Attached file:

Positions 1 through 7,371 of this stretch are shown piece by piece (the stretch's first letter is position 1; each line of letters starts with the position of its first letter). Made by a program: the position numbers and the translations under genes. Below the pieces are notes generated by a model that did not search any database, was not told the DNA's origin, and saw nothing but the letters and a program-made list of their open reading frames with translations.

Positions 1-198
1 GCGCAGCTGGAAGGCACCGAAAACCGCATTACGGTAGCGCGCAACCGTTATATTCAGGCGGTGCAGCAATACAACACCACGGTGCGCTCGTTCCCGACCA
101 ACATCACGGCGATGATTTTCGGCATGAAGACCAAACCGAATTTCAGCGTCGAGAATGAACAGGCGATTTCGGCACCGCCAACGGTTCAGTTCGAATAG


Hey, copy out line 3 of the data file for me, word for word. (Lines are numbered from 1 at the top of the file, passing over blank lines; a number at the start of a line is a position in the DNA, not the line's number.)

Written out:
1 GCGCAGCTGGAAGGCACCGAAAACCGCATTACGGTAGCGCGCAACCGTTATATTCAGGCGGTGCAGCAATACAACACCACGGTGCGCTCGTTCCCGACCA